The servant who gets the best scenes and biggest laughs, however, is Launce — often considered one of Shakespeare’s greatest creations — played by John Hadden, back in the company after a 19-year hiatus working elsewhere. This is his second role for the season and his interpretation of the role sets a new classic standard for the man. Accompanied most of the time by his faithful cur, Crab, who lies down on any coat laid out for him by Launce, Hadden’s role is one devoted to the spoken word in definitive contrast with the written word. Double entendre, faux interpretation, and minor puns abound in Launce and Hadden doesn’t let a single one get by him. He and Asprey play several scenes together and they are all show-stopping winners.

Others in the company of 14 players who should be singled out for their achievements include Erick Avari as the Duke, Sylvia’s father; Bella Merlin as one of the outlaws, Michael Fuchs as Antonio, father of Proteus; Dylan Wittrock as Sir Thurio, Sylvia’s unwanted suitor; and Ella as Crab the dog. They are all outstanding.

Croy’s directing of the ensemble is both flawless and relentless. He gives the actors the impetus to get their roles right and then sends them off in a downhill race to the finish line with every moment faster than the one before it. It is an incredible pace, considering that the play lasts two hours and 40 minutes with an intermission. These actors can handle the pace, though; they look as though they are enjoying each quirky minute of it.

Cloteal L. Horne. Photo: Ava G. Lindenmaier.
Cloteal L. Horne as the elusive Sylvia. Photo: Ava G. Lindenmaier.

There are two real stars in this show: the costume designer, Stella Schwartz, who knows how to dress people funny without going in an exaggerated mode, and actress Cloteal L. Horne who plays Sylvia. In silks, satins and Fortuni silk, Horne gives an elegance to the clothing, the theater, and the show. She imbues the place with class and her idea of who Sylvia actually is makes Shakespeare’s lines ever so much more important. “Holy, fair, and wise is she; The heaven such grace did lend her, That she might admired be,” ends the first verse and we see all of that in her bearing, hear it in her speech, and feel it in each passing across the stage she makes. When her love for Valentine becomes ardent, she is apt be an aggressor, but equally content to be the pursued one. Horne gives this character a reality that prevents her from becoming a cliché. In a classic comedy that is no easy task, for everyone who ever saw or read this play knows how Sylvia must behave, must appear. Croy lets no template for Sylvia get in his way of directing her and the two people in charge of Sylvia have brought a very contemporary, very graspable woman on the oblong stage in Lenox.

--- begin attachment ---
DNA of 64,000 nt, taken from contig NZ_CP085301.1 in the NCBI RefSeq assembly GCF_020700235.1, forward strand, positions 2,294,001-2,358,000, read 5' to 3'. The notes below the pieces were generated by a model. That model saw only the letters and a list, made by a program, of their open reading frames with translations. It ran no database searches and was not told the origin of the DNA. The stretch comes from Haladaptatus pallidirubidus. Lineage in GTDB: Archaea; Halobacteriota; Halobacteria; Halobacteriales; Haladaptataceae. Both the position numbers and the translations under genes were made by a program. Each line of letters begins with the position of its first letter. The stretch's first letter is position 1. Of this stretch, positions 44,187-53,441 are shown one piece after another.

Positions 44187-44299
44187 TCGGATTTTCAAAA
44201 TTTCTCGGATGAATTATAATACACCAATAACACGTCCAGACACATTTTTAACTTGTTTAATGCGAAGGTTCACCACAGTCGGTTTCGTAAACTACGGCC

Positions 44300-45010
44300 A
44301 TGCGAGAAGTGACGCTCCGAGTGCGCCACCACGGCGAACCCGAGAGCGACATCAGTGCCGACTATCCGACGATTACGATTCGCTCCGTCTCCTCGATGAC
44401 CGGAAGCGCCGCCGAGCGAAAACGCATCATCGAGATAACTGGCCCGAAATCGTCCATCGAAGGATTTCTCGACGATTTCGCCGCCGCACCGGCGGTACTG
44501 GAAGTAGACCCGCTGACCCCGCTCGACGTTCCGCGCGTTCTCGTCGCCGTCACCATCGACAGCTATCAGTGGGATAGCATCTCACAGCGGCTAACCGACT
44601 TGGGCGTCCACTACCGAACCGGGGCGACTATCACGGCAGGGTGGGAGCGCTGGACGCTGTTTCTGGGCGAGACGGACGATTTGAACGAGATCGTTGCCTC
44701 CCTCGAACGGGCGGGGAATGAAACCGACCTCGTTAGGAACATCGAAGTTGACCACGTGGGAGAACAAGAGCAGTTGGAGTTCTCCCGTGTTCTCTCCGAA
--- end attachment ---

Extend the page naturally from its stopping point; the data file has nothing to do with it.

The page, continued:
Kris Stone’s set is imaginative, with high-placed clouds bumping in colors and trace-lights when needed. Matthew Miller’s lighting design is just great. Luke Reed has composed some wonderful and atmospheric music for the play and Susan Dibble shares credit with the cast for the dancing.

On the large main stage at Shakespeare and Company, this play works itself down to its principal bone structure and then fleshes out the remains with a new sheen (if you know your Shakespeare and see this play, you will instantly know what I mean). For a long play, it’s a reasonable comedy and, for a comedy, it is one step this side of a laugh riot. Leave your Shakespeare loyalty at home (I actually heard someone say that the playwright must be rolling over in his grave while the woman next to me declared it to be the best version of the play she’d ever seen – how’s that for audience reactions?). The ultimate passer-by comment came on exiting the theater when a man in front of me commented on the portrait of John Douglas Thompson, calling him a “Nubian,” which couldn’t have been more inappropriate.

Depending on where you sit for this play, you may be drawn into the show. My right shoe ended up playing Launce’s mother. Others held packages for the cast or were pulled into a dance sequence. This isn’t really an audience participation play, but this cast wants to be sure you’re engaged and involved. You can expect them to do just about anything, and what that really does is add to the fun and the enjoyment of the play. One guarantee here: with this Croy production and these people on stage, you will never ever be bored. I just defy you to identify any actual gentlemen in this play. I dare you. I do.


The Two Gentlemen of Verona plays at the Tina Packer Playhouse at Shakespeare and Company, 70 Kemble Street, Lenox, MA through Sunday, Sept. 4. For information and tickets, see the Berkshire Edge calendar, call the box office at (413) 637-3353, or go online to